Well, I’m off to a slow start. I intended to have these baby hat patterns posted last month, but I had to get a full time job for a while, so my other activities had to slow down. I also wanted to write an essay about preemies, and how they need the warmth and protection that we can provide with our knitting, but my heart just wasn’t in it. I do think that babies need these things, and that it is wonderful to be able to help get a new life off to a good start. But there is so much suffering and pain in this world and so much darkness in the news and on the horizon, that I have trouble celebrating the birth of a child (which is one of the reasons I do not have any children of my own).
I have been thinking about Knitting for Change all summer, however, as I’ve come across articles about knitting all over the internet and in books and magazines at local yarn shops and even at the grocery store.
After much thought and worrying about what to say about babies and preemies,
I’ve decided to make month’s discussion focus on love,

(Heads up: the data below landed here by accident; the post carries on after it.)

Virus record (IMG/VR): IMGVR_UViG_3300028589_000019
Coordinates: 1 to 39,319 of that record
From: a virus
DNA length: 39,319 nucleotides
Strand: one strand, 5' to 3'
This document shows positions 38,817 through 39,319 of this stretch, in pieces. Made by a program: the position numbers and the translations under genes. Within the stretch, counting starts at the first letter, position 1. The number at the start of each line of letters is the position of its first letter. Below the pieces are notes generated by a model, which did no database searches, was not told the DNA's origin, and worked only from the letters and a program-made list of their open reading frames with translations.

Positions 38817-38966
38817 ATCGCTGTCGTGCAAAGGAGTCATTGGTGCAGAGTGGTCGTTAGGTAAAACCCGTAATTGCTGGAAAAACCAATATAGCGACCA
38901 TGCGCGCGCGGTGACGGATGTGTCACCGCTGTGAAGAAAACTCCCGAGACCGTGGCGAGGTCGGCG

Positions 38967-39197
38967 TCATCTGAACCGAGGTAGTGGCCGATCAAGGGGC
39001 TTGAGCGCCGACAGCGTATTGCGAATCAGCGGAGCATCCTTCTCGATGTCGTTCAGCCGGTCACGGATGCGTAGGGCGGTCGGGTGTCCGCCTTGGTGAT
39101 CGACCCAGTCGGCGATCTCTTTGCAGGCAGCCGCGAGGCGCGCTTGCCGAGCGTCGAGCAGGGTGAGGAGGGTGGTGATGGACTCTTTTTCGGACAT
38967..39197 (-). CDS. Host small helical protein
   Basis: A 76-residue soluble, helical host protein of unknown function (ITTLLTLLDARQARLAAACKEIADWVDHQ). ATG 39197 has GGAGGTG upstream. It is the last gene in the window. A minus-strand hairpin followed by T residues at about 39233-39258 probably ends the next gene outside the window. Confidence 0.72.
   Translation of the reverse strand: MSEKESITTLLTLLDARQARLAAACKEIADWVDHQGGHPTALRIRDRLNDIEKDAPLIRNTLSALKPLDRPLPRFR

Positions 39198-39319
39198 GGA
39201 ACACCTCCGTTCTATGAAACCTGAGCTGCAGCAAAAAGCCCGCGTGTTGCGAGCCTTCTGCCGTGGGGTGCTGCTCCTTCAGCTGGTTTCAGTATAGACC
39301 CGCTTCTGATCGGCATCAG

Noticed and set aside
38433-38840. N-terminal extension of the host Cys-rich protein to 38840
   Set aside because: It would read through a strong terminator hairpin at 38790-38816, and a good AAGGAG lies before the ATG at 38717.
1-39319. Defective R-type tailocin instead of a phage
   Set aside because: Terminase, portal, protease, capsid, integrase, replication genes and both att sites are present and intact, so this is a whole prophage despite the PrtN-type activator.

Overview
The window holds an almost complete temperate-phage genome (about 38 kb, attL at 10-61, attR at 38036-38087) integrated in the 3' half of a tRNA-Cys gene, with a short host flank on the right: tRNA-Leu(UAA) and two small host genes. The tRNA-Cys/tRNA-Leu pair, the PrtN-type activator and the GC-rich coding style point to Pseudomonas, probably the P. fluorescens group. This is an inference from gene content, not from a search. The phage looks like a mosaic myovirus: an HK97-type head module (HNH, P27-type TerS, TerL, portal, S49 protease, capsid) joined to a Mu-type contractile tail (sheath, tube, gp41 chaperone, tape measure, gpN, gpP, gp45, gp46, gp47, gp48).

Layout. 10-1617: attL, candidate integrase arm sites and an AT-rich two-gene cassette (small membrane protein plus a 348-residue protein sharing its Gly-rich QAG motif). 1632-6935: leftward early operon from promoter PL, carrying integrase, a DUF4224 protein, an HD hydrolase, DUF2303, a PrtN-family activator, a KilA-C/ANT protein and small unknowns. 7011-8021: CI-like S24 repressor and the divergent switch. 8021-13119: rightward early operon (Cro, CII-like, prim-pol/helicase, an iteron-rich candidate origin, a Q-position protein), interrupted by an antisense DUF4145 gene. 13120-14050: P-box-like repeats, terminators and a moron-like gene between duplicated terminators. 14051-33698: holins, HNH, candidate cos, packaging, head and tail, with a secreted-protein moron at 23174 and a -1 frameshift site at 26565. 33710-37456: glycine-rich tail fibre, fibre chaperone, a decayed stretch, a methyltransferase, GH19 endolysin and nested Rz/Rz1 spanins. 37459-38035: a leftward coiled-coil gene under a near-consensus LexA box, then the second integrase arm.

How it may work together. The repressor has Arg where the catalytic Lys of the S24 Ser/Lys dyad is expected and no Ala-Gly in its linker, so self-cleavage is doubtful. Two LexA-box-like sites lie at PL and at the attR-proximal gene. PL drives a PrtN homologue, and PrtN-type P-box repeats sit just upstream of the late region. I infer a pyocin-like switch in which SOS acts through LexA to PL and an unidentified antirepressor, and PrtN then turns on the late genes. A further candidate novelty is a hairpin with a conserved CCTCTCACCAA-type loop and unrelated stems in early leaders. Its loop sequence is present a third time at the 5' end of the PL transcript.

with baby caps symbolizing the beauty within all people.
We are all born as wonderful and harmless infants, equal and innocent. The disadvantages that many of us face because of poverty, prejudice, disease, and abuse separate us into our own little circles where we rarely make the effort to interact with people from other walks of life. These tragedies are neither deserved nor inevitable. My hope in presenting ideas in this blog is to remind you–and myself!–that there is nothing special about our own situations. If anything, I have been very lucky in my life and with that luck comes the responsibility to share the love and material goods that I have received with those who have not been so fortunate.
As you knit a cap for an innocent, untouched newborn, I hope you will think about giving the same love to all people–to those who are like you and, especially, to those who are not. I believe that it is only by getting to know people personally, as friends, coworkers, and neighbors, that prejudice can come to an end. It is easy to dislike, and even to hate, strangers and faceless groups of “others” whom we fear, but it is just as easy to accept and love the people around us, no matter how they dress, what color their skin is, what accent they speak with, or what religion they do (or don’t!) belong to. My challenge to each of you this month, is to get to know someone who is completely different than you are. Don’t try to change them. Just share your love and, perhaps, your knitting. You will find that your view of the world will expand, and you will grow emotionally, mentally, and spiritually. You never know, after all, who that angelic baby will grow up to be…